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The Water Conservation Garden

Here’s what’s going on...

Light houseOklahoma is a state that experiences periods of persistent drought conditions, so using water wisely is very important. Even though Oklahoma may experience good rainfall during parts of the year, rainfall patterns are highly variable and therefore it’s necessary to conserve water wherever possible.


Oklahoma City residents use up to 40% of their household water outdoors, and much of this water use can be reduced considerably.


By implementing water-wise practices in your home you will reduce water waste and help support a healthy landscape.


Drought or not, let’s work together to squeeze every drop!



This is how you can help:

1) Landscape planning and design

Start with a good design. Consider the best use of slopes, soils, drainage, turf, sun exposure and recreation areas in your property.

Garden design



Source:  Builder House Plans, Hanley Wood, LLC. Washington, CD




2) Soil quality improvement

  • Assess your soil’s quality. If soils are compacted, consider adding organic matter and aerating periodically increases soil water holding capacity.
  • Always take a soil test before fertilizing the landscape. For information on soil testing go to: or visit your local Extension office.


3) Turfgrass management

  • Instead of watering on a set schedule, water when the grass begins to show signs of wilt.
  • If you can see your footprints when you walk across the yard, it’s time to water.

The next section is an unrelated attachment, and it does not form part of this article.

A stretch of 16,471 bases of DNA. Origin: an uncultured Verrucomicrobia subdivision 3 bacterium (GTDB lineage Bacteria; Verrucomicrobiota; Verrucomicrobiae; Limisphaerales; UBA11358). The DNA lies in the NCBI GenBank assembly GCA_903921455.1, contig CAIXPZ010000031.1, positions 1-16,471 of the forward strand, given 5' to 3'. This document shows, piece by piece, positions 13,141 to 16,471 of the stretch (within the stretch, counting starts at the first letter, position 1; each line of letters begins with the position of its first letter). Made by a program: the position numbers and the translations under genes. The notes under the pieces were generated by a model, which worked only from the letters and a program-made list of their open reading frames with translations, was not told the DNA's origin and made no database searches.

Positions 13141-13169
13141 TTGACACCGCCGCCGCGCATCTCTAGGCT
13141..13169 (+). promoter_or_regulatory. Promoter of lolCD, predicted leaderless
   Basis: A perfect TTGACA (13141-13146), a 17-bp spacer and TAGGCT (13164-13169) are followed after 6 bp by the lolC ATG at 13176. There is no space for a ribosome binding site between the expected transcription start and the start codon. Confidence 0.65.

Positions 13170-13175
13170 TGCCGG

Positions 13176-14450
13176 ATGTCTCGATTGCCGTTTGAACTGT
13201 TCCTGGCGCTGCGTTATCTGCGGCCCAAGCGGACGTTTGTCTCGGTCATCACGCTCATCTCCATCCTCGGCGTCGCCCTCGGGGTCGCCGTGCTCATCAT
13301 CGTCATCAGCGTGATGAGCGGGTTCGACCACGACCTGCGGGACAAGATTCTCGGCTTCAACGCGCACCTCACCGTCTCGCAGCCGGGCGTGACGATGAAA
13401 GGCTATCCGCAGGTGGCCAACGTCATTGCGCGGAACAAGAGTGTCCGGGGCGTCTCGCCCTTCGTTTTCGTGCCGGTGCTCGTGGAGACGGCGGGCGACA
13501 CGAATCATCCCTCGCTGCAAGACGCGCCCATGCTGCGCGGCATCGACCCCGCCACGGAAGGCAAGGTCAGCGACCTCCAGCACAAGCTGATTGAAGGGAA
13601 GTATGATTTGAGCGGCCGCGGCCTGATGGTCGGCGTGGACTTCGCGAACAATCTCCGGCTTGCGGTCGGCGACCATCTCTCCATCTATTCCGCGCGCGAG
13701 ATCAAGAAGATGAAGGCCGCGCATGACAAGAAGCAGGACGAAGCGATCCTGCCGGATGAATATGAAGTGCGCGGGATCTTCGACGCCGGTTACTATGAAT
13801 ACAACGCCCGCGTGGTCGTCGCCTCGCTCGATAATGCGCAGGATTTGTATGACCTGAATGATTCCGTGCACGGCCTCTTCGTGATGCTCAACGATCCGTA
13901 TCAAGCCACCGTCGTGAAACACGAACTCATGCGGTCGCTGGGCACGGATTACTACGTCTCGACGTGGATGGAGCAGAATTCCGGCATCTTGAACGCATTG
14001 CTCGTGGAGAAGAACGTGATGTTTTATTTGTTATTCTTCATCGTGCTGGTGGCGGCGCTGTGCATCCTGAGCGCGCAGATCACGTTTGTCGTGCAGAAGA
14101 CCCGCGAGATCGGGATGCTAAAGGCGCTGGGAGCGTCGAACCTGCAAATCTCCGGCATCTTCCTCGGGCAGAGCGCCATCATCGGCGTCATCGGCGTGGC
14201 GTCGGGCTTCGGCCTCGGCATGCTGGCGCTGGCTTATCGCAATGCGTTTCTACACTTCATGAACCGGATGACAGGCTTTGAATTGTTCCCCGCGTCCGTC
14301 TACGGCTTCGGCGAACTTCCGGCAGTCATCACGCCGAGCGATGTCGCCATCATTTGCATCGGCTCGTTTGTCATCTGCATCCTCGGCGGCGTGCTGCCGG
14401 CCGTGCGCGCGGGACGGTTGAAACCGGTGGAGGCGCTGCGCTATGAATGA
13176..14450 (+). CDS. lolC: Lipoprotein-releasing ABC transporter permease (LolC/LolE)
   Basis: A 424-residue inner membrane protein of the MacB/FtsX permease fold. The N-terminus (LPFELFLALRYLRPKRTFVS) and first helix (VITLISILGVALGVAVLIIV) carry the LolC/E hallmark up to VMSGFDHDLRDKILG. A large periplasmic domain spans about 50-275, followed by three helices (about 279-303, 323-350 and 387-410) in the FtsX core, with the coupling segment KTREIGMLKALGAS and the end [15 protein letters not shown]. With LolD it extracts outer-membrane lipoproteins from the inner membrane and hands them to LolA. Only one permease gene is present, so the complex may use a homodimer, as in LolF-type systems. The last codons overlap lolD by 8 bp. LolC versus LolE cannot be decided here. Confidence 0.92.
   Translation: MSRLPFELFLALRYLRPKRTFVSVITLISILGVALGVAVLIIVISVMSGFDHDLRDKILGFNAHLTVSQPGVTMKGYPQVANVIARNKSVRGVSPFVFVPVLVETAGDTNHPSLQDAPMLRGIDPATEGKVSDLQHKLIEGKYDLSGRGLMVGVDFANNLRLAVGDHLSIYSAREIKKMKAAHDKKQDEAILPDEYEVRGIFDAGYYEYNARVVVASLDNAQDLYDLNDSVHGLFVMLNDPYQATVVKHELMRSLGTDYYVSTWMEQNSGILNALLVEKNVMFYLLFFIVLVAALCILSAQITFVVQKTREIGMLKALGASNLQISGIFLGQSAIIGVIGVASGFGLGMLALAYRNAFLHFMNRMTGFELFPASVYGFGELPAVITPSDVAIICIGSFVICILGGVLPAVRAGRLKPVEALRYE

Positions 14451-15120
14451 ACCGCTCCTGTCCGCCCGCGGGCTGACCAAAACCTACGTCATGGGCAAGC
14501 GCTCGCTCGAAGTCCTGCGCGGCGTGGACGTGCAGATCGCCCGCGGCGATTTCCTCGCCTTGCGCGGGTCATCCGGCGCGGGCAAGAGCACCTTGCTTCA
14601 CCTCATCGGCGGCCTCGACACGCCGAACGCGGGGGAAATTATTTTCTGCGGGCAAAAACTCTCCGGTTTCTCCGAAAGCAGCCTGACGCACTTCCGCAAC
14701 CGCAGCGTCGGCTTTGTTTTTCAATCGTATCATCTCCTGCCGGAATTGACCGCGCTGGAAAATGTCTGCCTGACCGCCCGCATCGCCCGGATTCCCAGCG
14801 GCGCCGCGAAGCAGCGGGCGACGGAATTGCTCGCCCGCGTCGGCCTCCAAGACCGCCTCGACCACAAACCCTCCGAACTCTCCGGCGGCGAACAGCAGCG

• Water early in the morning to reduce water loss to evaporation.

Footprints on grass









4) Plant selection and placement

  • Make sure you take plant heights, light requirements and water needs into account.

Plant Chart



  •  Choose plants that are adapted to Oklahoma’s climate. Always plan before you plant.


A rhino.

The Zoo’s Rhino exhibit showcases bermudagrass - a warm-season grass that grows well in Oklahoma; bermudagrass only needs about 1 inch of water or less per week.


Photo Source:



For a PDF list of adapted plants, scan the QR below:

QR Code








The Oklahoma County Extension office also has a water-wise plant list available.



This project is a collaboration between:


The city of Oklahoma City has partnered with Oklahoma State University’s DepartmentFlowers of Horticulture and Landscape Architecture and the Oklahoma Cooperative Extension Service to help promote outdoor water conservation.


For more information about how you can save water outdoors check out these websites:

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